The subcompact pistol is nothing new — .38 snub-nosed revolvers with 2-inch barrels have been around for over 50 years, and pistols that were relatively compact (but not subcompact) such as the Colt Officer’s model are also old timers.
There has never been, however, more varied choices in the realm of subcompact pistols than there are today, in part due to the proliferation of the concealed weapons movement. With every state now allowing concealed weapons carry in some form or another, more people are carrying, and subsequently, people are realizing that the sheer size of the pistol they happen to have in their nightstand is too big for daily carry.
Additionally, subcompacts are now offered in smaller, thinner packages than ever before, and also, can be had in some serious showstopper calibers such as .357 Magnum and .45 ACP, which was unheard of even 20 years ago. Previously, a subcompact pistol meant that it needed to be chambered in a weak caliber such as .25 auto or .380; now, it is common to find subcompacts in 9mm and .40S&W among other calibers. Why consider a subcompact in the first place? To be honest, if you are a tactical shooter such as military or law enforcement and you wear a gun exposed on your hip, you’ll most likely have little need for a subcompact, other than as a backup weapon. But if you’re a typical American, you’ll want a subcompact in part, because:
- Subcompacts are easy to conceal in a range of carry situations; from front pant pocket carry to small of the back carry, few firearms will be as easy to hide as a subcompact.
- Subcompacts weigh less, meaning you don’t develop an occupational injury by carrying a heavy gun on one side of your body.
- Lighter and smaller means you will carry the gun more often, and the gun you carry more often is the gun you are most likely to have upon your person when you need it most.
- The smaller the gun is, the easier it is to conceal, which means that it will be harder to spot by people you simply don’t want attention from.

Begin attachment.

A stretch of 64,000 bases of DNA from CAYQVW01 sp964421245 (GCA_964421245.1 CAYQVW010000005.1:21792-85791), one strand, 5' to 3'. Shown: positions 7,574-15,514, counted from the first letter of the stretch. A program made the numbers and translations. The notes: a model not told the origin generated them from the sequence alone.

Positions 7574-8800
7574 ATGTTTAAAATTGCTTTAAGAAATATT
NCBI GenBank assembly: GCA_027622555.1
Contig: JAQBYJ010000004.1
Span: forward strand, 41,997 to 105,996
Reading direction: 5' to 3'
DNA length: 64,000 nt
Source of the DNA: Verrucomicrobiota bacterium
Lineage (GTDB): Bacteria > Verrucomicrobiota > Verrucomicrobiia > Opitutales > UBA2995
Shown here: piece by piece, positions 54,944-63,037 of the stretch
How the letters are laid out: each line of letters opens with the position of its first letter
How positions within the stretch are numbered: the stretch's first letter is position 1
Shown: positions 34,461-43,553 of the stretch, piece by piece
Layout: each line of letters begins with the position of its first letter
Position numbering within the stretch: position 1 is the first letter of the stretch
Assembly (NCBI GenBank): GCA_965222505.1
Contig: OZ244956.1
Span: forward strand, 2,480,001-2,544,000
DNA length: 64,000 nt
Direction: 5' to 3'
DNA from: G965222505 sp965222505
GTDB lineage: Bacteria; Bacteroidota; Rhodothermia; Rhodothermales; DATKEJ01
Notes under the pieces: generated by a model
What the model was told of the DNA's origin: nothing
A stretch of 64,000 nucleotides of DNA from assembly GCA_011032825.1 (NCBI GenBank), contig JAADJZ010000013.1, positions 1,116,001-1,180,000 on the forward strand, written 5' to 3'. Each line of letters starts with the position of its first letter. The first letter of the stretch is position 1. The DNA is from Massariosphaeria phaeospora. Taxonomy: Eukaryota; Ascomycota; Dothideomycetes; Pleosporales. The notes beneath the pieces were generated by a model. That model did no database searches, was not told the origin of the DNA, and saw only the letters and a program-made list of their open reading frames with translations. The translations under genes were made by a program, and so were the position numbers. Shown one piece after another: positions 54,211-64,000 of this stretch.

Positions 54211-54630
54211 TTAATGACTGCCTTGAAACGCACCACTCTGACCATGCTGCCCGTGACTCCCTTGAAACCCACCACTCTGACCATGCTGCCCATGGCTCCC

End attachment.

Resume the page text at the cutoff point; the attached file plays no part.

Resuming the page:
While subcompacts are great for carry, you want to make sure that you pick a weapon that works for your size and body type. Additionally, you want some key features in the weapon. Here’s what to look for:
- No sharp edges: Most purpose-built subcompacts are pretty good in this regard, but it bears mentioning that you want all the corners knocked off smooth, with nothing on the pistol that will snag clothing or prevent you from drawing the weapon.
- Real sights: Just because the pistol is subcompact, doesn’t mean the sights have to be. Make sure the sights are properly smoothed for easy carry, but also make sure you can properly see the sights and get a good sight picture.
- Proper grip: A subcompact usually will have a shorter or thinner grip than most pistols, sometimes it has both. If you have big hands, this might be a problem; remember, you still need to get a good master grip in order to be accurate with the weapon. Don’t buy a subcompact online; go to a gun store and actually feel the models in your hand to ensure proper fit.
- Buy a matching holster: For concealed carry, the holster is almost as important as the pistol. Don’t skimp in this regard; buy a quality holster that’s made especially for the weapon itself.
Keep in mind that you need to practice often with your carry gun, and moreso with a subcompact. Since the pistol is smaller than a normal pistol, consider that the controls will be in potentially different places than in your full size; the grip will be different, and most importantly, the pistol will have a reduced sight radius because the barrel will be correspondingly shorter. All this equates to a pistol that will be more challenging to shoot at ranges that your full-sized gun would excel in. Practice at the distances you expect to engage targets in.
Finally, and it really can’t be stated enough – you must practice drawing and firing the pistol from your concealed carry position. This means if you carry your subcompact pistol in the small of your back in a concealment holster, you need to practice drawing from this position and firing at a target. This might seem to be an unnecessary step, but trust me – if you are depending upon this pistol to potentially save your life, you want to have all the bugs worked out of the process of drawing and firing the pistol before you actually need to do it.
Subcompacts represent a great compromise from a full-sized pistol, and allow many people who would otherwise be unable to carry a pistol to be fully armed. Head to your local gun store and check one out.